I have witnessed and photographed several eclipses. Partial lunar eclipses, total lunar eclipses, partial solar eclipses and an annular solar eclipse ... and I even saw and photographed the recent transit of Venus across the Sun's face. None of those natural phenomena, indeed nothing I have ever witnessed, compares even closely with my experience of this total solar eclipse. All the hype one hears prior to each such relatively rare event is most definitely true. It is a truly awe-inspiring event to experience as daylight dims so completely while the Sun is so near the zenith. And then the last dazzling bright bead of the Sun's brilliant photosphere is extinguished by the inexorable motion of the Moon. At that moment the surrounding sky loses all pretense to its normal blue, turns inky black instead, and instantly the rays and streams of the Sun's corona leap out from the edge of the Moon into that black sky. A corona indeed! So delicate, so eerie, so other-worldly, so interesting! And so brief. A flurry of activity to make all the photographs I want ... and then ... a dazzling bright bead pops out along the western edge of the Sun, the black sky abuptly disappears, the diaphanous corona has vanished in the blaze of renewed light, and this remarkable show of totality is over. Too soon, too soon.

I know that I must chase another total eclipse for another chance to witness and experience it all again and in still more detail. Three things, I now know, are essential about it to me. It must occur at high altitude, high enough that the entire process, from first contact to last occurs at an high altitude, high angle above the horizon. At high altitudes, the turbulence of the air mass is minimal, so that fine details are not unduly masked by turbulent refraction as the light passes through it. And I must be able to "see" it all at a variety of magnifications. Eclipse glasses will show the event but cannot remotely rival the view with at least 10x - 12x magnification, for ony the magnified view enables one to clearly discern the subtle structures of the corona or sunspots and to possibly see any prominences which may be present. Third is that, although they are a distraction from directly experiencing the event, photographs can and often will show aspects which one misses due to both to their fleeting existence and to the fleeting existence of the totality itself. And the photographs will vividly rekindle my memory of that marvelous experience long after it has passed.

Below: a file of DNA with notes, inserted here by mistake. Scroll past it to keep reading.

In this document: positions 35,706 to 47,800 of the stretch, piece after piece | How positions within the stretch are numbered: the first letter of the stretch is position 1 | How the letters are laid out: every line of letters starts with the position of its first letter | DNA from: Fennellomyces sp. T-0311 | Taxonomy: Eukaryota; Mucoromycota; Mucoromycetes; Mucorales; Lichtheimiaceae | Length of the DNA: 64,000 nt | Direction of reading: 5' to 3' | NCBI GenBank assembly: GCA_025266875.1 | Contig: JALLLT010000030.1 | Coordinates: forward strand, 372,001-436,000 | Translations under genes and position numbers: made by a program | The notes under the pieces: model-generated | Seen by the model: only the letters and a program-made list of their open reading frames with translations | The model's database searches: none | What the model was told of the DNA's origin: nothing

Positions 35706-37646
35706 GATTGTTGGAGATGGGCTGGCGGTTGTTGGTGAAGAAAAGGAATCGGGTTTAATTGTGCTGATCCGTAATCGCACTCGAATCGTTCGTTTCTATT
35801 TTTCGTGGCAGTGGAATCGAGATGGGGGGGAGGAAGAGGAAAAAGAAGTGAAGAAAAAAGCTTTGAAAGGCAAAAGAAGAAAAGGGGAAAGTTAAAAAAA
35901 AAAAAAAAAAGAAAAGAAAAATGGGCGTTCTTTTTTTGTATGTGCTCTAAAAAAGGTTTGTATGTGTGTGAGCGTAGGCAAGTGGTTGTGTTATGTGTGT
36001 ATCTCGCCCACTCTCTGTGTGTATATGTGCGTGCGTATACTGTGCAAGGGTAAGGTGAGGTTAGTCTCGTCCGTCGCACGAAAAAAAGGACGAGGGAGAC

The main concrete results of my expedition to view and photograph the total solar eclipse are shown in the following four photographs and are described in captions. I selected these four images from among the 115 exposures that I made, because these show major features of this and all other total eclipses. I made all the photos between 11:43 and 13:12 MDT, according to the reasonably accurate clock in my D600. The 33 photos that I made during totality run from 11:47:57 through 11:49:56, a span of 1 minute and 59 seconds which nearly equals the entire time span of totality at my location. The four photos here represent the main aspects of the eclipse as I witnessed and photographed them. Note that north is a bit toward the upper right in these photos, as explained in the section below entitled "My Equipment".